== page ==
On July 5, Georgia released the results of a state investigation into suspicious test scores in the Atlanta public schools. The state reported that 178 educators in 44 of the district’s 100 schools had facilitated cheating—often with the tacit knowledge and even approval of high-level administrators, including Atlanta’s award-winning former superintendent Beverly Hall, who conveniently parked herself in Hawaii for the investigation’s denouement.
In the wake of this appalling ethical lapse, which resulted in thousands of Atlanta children—largely poor and black—being told they had acquired crucial academic skills they actually lack, the national media and education policy elite have mostly rushed to defend high-stakes testing policies.
“The existence of cheating says nothing about the merits of testing,” Secretary of Education Arne Duncan argued in the Washington Post this week, agreeing with such commentators as the editors of the New York Times, David Brooks, and influential school reform philanthropist and blogger Whitney Tilson. They all advocate blaming the adult cheaters while absolving the policies to which they respond.
The problem with this impulse to forgive No Child Left Behind and defend high-stakes testing is that the Atlanta case isn’t an isolated tragedy. A growing spate of evidence from around the country suggests that the most egregious practices in Atlanta—teachers purposefully seating struggling kids next to high-performing ones to encourage cheating on tests; educators gathering at after-school “erasure parties” to correct multiple-choice answer sheets—are part of a national, and indeed a historic trend, one that is bolstered by No Child Left Behind’s emphasis on pressuring educators to produce spectacular test results.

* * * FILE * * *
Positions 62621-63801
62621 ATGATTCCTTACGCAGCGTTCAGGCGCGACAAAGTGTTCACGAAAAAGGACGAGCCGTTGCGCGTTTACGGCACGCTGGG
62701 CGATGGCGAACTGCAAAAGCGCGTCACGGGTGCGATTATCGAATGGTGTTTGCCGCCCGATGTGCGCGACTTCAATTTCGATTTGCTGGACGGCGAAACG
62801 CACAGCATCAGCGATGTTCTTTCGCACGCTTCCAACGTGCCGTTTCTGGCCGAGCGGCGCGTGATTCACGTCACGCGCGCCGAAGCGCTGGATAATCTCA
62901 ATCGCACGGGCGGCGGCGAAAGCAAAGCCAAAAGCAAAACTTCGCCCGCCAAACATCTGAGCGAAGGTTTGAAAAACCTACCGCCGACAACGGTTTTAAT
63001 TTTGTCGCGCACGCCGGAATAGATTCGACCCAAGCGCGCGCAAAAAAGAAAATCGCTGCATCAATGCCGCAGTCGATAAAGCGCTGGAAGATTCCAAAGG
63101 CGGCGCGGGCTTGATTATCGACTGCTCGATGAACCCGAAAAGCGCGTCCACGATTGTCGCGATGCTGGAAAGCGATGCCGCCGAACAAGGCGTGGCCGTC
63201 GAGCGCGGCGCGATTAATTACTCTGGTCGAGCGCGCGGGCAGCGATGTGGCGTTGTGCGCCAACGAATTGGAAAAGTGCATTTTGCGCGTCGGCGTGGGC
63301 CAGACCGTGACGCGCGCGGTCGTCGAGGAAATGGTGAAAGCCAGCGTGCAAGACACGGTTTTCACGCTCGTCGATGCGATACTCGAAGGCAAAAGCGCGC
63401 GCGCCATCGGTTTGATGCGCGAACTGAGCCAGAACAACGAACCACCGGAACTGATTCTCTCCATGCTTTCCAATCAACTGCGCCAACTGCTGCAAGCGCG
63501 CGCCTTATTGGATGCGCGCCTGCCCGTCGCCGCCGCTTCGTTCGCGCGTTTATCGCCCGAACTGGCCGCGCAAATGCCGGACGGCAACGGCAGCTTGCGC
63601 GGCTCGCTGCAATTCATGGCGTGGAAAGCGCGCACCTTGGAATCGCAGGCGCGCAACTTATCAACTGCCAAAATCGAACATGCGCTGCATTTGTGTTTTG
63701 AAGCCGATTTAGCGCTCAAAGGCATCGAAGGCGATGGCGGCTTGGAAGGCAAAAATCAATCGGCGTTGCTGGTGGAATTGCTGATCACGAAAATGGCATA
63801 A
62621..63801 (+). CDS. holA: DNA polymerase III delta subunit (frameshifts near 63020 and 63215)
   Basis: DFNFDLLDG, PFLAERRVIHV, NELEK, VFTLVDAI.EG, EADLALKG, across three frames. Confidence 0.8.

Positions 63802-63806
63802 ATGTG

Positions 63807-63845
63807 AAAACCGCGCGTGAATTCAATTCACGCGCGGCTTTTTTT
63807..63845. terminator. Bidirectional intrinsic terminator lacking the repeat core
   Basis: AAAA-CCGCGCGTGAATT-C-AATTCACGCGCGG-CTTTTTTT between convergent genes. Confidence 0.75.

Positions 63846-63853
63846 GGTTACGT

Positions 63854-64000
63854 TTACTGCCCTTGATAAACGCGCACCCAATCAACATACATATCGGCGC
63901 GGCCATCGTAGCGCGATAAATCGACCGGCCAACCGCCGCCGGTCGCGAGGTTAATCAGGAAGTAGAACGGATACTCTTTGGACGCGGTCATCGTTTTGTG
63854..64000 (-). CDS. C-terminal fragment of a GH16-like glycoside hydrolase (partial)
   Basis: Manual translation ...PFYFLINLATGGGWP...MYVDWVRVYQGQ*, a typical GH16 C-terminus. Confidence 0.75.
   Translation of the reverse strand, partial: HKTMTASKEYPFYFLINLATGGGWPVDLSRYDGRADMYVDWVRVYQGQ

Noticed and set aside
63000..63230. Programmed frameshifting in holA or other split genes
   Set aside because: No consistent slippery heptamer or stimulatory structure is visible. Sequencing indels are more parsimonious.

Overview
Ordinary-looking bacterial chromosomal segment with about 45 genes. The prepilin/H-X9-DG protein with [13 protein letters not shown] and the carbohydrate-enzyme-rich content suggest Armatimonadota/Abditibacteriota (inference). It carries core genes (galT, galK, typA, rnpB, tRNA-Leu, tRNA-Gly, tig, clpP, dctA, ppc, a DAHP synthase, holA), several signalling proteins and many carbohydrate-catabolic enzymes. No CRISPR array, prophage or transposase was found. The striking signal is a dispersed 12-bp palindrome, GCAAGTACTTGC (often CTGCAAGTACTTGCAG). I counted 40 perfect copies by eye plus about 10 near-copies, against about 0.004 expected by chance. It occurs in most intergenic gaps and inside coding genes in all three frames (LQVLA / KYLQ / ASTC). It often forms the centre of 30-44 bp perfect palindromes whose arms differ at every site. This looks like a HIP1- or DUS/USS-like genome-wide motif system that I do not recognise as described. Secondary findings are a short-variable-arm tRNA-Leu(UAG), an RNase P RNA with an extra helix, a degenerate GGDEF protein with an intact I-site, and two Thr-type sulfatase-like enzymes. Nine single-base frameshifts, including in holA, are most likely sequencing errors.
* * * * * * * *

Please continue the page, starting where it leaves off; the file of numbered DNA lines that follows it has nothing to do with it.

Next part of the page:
Case in point: An explosive and underappreciated investigative series in USA Today this March documented 1,610 cases of standardized test-score manipulation in six states and Washington, D.C., between 2009 and 2010. The newspaper would have almost certainly found more cheating, but it zeroed in on only the most suspicious test-score leaps: those that statisticians said were about as likely to be legitimate as it would be to buy a winning Powerball ticket.
In many cases uncovered by USA Today, administrators were hesitant to investigate fishy test results, even when scores rose implausibly rapidly—say, from 5 percent math proficiency to 91 percent proficiency over the course of three years, as occurred in one Gainesville, Fla., elementary school. That’s because under No Child Left Behind—which was enacted in 2001 and requires that every third- through eighth-grader be tested annually in reading and math—schools face sanctions if scores don’t improve, including public shaming through being labeled as “failing.”
In Washington, D.C., a father became suspicious of his daughter’s high math test scores, as the girl couldn’t perform basic arithmetic functions. One of then-chancellor Michelle Rhee’s favorite principals, Wayne Ryan of the Noyes Education Complex, responded by banning that parent from setting foot on campus. All in all, more than half of D.C. elementary schools, including Noyes, showed evidence of adult tampering with students’ standardized test answer sheets under Rhee’s administration, which paid principals and teachers up to $12,000 in annual bonuses for raising test scores. Wayne Ryan has since resigned in disgrace.
And adult cheating doesn’t just happen at traditional district public schools: Charter schools in South Los Angeles and Tampa, Fla., have been implicated in similar test-manipulation scandals in recent years.
Sadly, there’s nothing new about this kind of egregious institutionalized cheating, which tends to peak during periods when high-stakes standardized tests are popular.